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Google's Eric Schmidt Is Going to North Korea

BY Julia Wetherell | Thursday, January 3 2013

Google Executive Chairman Eric Schmidt (Wikimedia Commons)

Reports that Google’s executive chairman Eric Schmidt will be taking a trip to North Korea sometime early this year have led many to speculate how information technology will play a role in the isolated nation’s future.

The humanitarian visit is reportedly being led by former New Mexico governor Bill Richardson, an expert on North Korean affairs who has been to the country several times, most recently as an unofficial U.S. envoy during 2010 crisis negotiations.

While it is unlikely that Schmidt will be brokering any business deals for Google in the DPRK, which is under heavy U.S. trade restrictions, he may have an interest in promoting Internet freedoms. A limited state-controlled Internet is currently only accessible to North Korean elites. Many believe that Supreme Leader Kim Jong Un is angling to have technological innovation form the crux of his legacy; after a successful satellite launch in mid-December, his New Year’s Day speech spoke of “a scientific and technological revolution” that will transform the country.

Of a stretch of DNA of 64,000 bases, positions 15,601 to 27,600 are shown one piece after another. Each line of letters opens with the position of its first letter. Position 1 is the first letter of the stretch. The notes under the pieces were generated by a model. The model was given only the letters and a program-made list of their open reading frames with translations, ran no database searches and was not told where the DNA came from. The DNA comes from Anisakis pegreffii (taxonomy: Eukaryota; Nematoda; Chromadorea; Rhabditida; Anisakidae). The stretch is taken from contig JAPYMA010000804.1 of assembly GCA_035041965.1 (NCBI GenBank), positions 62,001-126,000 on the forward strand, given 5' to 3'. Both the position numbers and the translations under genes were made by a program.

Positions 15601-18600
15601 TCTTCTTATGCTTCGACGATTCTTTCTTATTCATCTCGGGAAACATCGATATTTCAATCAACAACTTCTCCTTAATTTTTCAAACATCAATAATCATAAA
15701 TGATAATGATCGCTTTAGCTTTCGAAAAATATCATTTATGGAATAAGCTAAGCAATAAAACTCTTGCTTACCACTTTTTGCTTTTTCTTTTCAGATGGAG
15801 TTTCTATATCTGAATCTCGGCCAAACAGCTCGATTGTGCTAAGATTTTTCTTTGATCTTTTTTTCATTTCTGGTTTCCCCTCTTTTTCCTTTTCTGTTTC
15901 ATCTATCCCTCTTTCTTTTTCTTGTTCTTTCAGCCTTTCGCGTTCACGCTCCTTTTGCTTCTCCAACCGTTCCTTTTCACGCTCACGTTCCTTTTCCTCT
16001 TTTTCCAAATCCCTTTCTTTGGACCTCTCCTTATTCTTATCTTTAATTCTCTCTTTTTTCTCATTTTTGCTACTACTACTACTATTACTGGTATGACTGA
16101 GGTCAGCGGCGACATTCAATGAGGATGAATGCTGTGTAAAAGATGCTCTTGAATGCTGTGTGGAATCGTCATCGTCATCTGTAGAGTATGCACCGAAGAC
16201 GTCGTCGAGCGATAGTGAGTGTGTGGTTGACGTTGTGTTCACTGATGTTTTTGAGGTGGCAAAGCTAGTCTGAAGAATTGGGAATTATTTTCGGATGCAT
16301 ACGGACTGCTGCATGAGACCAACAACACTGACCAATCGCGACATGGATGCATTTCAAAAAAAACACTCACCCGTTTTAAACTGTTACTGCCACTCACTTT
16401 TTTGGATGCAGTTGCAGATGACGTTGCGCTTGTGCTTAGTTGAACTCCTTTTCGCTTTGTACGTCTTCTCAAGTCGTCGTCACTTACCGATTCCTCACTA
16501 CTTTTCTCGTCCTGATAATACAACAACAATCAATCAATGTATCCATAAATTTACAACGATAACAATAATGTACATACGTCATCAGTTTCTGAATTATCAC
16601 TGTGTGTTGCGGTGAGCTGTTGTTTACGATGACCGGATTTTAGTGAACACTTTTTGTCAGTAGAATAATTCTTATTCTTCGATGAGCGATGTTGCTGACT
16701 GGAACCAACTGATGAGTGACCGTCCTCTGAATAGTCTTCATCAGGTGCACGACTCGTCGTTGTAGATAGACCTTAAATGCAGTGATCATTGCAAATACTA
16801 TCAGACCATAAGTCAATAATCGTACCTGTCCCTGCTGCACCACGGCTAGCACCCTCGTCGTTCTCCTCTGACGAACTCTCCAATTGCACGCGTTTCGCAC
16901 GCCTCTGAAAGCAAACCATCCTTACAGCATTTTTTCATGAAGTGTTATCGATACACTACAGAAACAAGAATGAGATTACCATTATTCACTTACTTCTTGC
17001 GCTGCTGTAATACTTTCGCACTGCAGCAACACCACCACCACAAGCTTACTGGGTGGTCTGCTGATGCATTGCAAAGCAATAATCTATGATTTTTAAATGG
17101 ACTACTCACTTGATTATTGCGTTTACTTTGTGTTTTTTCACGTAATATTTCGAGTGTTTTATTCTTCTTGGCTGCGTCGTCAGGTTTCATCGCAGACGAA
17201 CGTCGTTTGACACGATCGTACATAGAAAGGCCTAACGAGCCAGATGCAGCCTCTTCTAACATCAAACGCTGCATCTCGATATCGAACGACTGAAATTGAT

The State Department has already balked at the announcement of the trip, with a spokeswoman saying that tensions over the satellite launch make this an inappropriate time to consider traveling to North Korea. If Google does make an ideological foothold DPRK, could it mean the country will consider tech liberation? In a conference in Israel this past summer, Schmidt bemoaned that, "The World Wide Web has yet to live up to its name," citing that less than a third of the global population has access to the Internet. Bringing everyday North Koreans online would be a humanitarian victory, but in a country where information is controlled as tightly as the population, it seems unlikely.

Personal Democracy Media is grateful to the Omidyar Network for its generous support of techPresident's WeGov section.

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